My recommendation is to use linked tables.  Bind your forms to queries that include criteria that limits the rows based on the group of the logged in user.  Forms bound to queries of linked tables work fine.  The key is to not bind your forms directly to tables.  You bind your forms to queries and the queries ALWAYS have criteria that limits the data selected.  So, if the user wants to see cust1 then the query should only bring down cust1 from the server rather than the other 20,000 customers.

Users should NEVER see anything except forms and reports.  They should be given compiled databases - mde or accde and preferably, they should have only the runtime engine rather than the full version of Access.
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Author Comment

by:markremms
ID: 39710049
That's interesting. So a local query based upon a linked table gets executed on the server and therefore only "brings down" the relevant records?  That's is not how I thought it worked at all!
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Author Comment

by:markremms
ID: 39710050
By the way I'm totally with you on the forms/reports only interface.
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Accepted Solution

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PatHartman earned 400 total points
ID: 39710322
That's is not how I thought it worked at all!
That is a common misconception.  Access makes every effort to "pass through" ALL queries.  You can defeat it though so you need some understanding of what is going on.  Functions can get in the way.  The server doesn't know anything about VBA so user defined functions (UDF) and VBA functions can't be executed on the server.  They must be executed locally so if the function is in the select clause, Access sends the query to the server sans the VBA function.  Then when the resultset comes back, Access applies the function to only the returned rows.  If the function is in the Where clause, Access would send whatever part of the query it could and would apply the function on the result but in this case, Access may have to request huge amounts of data so this is the situation you need to watch for.  If you end up with functions like this, the best solution is to build them on the server in T-SQL and use them as stored procedures.  But ordinary, run of the mill queries really do get executed by the server.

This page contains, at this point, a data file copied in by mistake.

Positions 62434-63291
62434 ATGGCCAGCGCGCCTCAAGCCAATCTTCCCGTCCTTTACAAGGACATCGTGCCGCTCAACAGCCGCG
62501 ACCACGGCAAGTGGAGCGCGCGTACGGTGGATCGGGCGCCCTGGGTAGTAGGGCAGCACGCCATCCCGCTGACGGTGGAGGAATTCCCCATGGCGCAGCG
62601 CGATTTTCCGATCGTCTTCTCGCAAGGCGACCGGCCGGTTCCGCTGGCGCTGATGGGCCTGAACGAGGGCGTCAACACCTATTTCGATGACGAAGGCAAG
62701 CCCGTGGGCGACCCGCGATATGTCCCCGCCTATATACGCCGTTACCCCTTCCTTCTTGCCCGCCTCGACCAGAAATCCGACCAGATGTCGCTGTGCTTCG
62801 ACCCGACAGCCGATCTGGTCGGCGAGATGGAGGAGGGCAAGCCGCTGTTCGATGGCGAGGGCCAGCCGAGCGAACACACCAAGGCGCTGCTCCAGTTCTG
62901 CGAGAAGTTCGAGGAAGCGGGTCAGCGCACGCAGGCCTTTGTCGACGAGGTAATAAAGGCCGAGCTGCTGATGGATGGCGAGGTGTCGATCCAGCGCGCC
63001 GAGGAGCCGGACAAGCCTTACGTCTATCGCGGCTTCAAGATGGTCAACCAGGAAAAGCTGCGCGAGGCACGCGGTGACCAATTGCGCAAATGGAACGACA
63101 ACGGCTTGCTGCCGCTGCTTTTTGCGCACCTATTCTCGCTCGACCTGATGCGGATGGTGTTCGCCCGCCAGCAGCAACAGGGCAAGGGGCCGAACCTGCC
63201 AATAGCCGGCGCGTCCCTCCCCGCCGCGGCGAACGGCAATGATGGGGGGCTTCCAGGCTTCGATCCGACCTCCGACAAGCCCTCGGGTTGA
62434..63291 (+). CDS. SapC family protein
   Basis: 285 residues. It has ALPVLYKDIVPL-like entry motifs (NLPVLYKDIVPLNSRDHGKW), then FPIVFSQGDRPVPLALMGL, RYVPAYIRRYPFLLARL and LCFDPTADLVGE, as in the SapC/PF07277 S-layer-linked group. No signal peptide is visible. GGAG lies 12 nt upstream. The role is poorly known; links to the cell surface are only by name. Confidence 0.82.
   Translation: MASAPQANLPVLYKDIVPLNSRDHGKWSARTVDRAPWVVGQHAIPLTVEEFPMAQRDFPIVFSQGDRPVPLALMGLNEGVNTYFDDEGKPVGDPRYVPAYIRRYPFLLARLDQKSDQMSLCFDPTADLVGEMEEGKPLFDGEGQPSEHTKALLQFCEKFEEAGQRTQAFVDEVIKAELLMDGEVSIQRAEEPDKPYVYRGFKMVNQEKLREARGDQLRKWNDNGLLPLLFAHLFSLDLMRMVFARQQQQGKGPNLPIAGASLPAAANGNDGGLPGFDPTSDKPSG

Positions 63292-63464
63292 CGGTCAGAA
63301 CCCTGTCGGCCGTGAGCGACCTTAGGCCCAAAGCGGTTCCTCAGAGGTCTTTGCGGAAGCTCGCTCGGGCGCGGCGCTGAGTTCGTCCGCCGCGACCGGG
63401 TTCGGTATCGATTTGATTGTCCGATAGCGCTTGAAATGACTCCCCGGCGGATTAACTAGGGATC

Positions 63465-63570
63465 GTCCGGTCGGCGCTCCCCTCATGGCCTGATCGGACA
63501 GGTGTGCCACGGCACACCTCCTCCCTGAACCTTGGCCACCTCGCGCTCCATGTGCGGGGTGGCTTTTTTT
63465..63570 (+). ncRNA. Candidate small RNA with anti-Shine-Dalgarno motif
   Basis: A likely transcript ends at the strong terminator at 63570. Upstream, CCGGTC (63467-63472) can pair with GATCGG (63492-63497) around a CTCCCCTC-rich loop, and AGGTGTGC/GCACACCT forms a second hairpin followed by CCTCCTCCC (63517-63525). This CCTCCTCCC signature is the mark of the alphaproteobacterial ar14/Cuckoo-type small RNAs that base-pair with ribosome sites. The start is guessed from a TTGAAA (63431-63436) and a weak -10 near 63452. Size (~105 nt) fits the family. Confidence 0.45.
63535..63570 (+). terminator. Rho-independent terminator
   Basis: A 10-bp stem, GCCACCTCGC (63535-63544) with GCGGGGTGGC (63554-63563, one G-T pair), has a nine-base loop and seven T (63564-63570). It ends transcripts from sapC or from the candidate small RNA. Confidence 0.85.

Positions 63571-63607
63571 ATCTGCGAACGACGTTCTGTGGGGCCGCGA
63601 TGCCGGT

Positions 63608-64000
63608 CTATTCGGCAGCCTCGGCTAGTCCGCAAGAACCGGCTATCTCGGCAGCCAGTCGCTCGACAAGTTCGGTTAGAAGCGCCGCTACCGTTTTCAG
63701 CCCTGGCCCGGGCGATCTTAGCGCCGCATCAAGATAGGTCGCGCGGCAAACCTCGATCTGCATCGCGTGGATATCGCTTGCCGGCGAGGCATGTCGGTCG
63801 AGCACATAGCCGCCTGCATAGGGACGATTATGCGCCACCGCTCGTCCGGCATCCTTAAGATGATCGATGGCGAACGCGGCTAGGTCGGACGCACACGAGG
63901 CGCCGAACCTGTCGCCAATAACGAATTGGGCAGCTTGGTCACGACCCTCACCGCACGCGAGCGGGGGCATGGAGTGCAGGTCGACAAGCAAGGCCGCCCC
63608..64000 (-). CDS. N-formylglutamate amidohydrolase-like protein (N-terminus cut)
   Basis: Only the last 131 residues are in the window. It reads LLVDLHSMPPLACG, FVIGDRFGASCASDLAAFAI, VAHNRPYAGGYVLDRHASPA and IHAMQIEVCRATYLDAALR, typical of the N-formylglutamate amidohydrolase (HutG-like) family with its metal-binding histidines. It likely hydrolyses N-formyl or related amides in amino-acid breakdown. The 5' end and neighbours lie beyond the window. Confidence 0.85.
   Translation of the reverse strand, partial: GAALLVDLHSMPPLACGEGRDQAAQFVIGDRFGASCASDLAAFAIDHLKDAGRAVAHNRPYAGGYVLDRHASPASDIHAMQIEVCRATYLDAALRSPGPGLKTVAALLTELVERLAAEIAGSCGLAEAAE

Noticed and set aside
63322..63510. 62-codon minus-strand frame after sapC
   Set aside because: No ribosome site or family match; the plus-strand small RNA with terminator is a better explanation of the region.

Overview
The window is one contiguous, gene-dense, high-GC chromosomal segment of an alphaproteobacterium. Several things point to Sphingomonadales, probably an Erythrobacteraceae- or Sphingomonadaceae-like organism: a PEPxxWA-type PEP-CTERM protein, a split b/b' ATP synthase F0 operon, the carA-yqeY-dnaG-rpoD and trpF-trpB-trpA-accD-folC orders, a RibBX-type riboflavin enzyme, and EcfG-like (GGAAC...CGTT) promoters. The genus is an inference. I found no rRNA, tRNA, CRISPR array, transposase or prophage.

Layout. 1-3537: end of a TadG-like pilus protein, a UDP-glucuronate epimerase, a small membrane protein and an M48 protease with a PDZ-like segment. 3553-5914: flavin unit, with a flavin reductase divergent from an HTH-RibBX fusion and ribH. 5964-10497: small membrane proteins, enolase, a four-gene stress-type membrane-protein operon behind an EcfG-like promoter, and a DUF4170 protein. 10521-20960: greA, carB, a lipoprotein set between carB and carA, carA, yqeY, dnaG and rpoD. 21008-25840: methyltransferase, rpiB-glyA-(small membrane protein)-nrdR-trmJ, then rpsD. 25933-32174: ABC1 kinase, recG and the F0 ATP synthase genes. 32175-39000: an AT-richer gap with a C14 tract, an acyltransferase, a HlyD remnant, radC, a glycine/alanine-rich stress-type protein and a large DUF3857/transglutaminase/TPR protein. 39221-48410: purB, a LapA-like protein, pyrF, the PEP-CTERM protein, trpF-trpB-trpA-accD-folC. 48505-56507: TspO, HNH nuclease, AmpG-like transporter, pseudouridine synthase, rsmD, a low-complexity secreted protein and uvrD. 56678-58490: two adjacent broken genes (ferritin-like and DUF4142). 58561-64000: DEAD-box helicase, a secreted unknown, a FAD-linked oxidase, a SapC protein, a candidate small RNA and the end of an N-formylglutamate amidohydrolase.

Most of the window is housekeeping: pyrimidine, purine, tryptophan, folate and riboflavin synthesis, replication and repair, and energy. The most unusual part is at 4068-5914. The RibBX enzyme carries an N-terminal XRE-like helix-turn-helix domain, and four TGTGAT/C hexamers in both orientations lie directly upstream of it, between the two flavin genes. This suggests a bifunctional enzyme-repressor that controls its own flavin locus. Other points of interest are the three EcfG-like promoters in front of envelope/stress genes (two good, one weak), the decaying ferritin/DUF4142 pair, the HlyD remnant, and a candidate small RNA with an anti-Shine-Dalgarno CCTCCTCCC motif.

Real pass-through queries have slightly less overhead since Access doesn't even need to think about them.  It just sends the entire query to the server and waits for an answer.  In most cases, the Access query will work just fine and you have the added advantage of being able to bind it to a form and update it via the form.  If you were to use pass-through queries, you would not be able to update them via the form and you can't use them at all as the RecordSource for subforms.
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Author Closing Comment

by:markremms
ID: 39710918
Nice to really learn something from an answer - Pat your explanation is clear and to the point.  Thanks.  Also thanks again LSM for responding so quickly!